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Testing updates

in our company we have 2 exchange servers, but these servers are not updated properly . now i have to install updates, but most of the articles saying i have test updates before installing, but i dont know how to test.

do i have to take the backup of existing server and restore it on test machine, but the server backup is around 1TB.

it may be a silly question but i never done it before. please help me how to set up test machine and testing update. while testing updates what should i consider.

can i install security updates  without testing ?
1 Solution
Patrick BogersDatacenter platform engineer LindowsCommented:

If you have the resources it is good to have a similair system where you install updates on forehand.
If you do not it is good practice to install updates regurlarly, say every month. If the machine fails after updates you have a select group you can uninstall to find a 'not ok' update.

Since you have 2 exchange machines i would start updating one machine to the max.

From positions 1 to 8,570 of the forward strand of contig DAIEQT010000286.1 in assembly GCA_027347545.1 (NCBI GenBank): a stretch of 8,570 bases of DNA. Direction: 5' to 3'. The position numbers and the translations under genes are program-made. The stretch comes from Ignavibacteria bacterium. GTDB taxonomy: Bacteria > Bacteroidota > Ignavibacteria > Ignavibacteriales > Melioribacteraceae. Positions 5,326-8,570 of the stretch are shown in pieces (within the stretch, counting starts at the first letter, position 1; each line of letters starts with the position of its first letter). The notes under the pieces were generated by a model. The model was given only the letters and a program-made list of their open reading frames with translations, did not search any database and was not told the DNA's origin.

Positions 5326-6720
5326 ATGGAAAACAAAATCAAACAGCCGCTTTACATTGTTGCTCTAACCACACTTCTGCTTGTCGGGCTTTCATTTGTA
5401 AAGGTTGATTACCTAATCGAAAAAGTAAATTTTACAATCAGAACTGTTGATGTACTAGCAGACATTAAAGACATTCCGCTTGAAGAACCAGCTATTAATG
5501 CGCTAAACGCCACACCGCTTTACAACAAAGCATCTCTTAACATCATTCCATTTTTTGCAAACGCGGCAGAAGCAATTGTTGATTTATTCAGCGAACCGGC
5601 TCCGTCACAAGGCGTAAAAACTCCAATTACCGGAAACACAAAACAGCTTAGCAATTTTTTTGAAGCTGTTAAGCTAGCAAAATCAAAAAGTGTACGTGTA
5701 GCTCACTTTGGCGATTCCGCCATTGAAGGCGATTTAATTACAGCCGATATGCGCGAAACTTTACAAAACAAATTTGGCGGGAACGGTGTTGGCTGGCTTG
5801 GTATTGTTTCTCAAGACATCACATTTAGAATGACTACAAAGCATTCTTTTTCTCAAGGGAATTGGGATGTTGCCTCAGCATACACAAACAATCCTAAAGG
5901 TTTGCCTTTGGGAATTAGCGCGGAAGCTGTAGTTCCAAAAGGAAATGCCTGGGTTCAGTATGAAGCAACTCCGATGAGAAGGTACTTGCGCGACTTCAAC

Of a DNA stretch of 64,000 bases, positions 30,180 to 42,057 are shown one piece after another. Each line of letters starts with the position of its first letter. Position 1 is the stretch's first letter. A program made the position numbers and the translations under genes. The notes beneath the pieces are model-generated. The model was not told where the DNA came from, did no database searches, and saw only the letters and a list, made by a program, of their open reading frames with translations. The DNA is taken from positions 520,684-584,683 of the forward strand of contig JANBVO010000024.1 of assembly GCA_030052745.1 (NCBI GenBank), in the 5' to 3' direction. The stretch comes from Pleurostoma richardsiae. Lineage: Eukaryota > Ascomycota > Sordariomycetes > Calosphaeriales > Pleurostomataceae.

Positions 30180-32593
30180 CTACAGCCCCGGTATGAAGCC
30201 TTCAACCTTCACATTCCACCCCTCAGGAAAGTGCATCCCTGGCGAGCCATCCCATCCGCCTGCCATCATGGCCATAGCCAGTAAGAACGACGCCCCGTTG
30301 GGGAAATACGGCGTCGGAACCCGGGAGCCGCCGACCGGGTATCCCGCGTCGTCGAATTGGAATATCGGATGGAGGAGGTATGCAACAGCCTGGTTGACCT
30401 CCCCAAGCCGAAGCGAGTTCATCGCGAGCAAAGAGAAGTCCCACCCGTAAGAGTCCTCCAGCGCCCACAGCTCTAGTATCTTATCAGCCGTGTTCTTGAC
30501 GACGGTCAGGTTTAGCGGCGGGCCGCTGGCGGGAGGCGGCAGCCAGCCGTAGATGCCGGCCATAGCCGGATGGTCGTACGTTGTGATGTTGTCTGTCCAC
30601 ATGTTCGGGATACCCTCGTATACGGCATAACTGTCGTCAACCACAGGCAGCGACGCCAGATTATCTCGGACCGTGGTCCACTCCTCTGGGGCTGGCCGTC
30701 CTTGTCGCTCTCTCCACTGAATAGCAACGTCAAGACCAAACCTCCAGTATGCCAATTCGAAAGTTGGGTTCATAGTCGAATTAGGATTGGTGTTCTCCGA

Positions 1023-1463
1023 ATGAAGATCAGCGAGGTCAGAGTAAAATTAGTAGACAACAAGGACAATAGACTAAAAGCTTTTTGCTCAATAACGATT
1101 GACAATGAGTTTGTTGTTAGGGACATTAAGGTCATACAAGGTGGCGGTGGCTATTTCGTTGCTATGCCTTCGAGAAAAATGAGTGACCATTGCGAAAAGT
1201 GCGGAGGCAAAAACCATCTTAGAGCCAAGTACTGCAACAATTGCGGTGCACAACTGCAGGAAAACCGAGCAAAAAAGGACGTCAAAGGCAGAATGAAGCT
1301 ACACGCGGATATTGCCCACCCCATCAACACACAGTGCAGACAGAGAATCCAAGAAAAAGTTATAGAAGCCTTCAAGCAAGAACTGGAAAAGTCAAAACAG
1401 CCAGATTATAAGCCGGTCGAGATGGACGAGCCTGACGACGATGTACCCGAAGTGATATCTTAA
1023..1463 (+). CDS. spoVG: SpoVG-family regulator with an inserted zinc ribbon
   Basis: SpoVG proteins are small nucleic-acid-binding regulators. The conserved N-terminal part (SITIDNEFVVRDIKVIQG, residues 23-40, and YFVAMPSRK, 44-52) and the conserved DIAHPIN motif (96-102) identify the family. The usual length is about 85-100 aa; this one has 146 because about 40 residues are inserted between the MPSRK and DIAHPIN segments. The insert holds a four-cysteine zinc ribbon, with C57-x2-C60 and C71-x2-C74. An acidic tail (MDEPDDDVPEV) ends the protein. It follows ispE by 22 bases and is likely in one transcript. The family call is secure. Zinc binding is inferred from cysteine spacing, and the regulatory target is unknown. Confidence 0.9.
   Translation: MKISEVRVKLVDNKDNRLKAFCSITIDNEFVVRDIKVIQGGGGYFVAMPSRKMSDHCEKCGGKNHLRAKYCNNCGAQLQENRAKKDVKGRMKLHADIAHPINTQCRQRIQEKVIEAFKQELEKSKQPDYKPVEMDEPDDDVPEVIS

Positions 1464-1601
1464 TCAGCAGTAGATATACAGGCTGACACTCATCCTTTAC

Since this is Microsoft Exchange (I assumed Exchange 2007 \ 2010) its running dotnet application (PowerShell) in background, Personally I avoid security updates related to dotnet frame work, as some times it might break some exchange functionality

Otherwise normal security updates can be installed without any issue
If anything goes wrong you can uninstall update

Also I would avoid device drivers \ firmware related updates unless there is genuine need \ problem
Also if you have Exchange 2007 active passive nodes or Exchange 2010 DAG, then you can switch databases to another node and then start patching as it requires reboot most probably
Normally you can take Exchange server system state backup before applying updates

Also if you are talking about Exchange specific updates (Roll ups and service packs), then its approach is totally different, such as putting server in maintenance mode and so on

You can get pretty much articles on that topic
Also its better to go one by one on exchange servers as stated earlier by others

Seth SimmonsSr. Systems AdministratorCommented:
This question has been classified as abandoned and is closed as part of the Cleanup Program. See the recommendation for more details.
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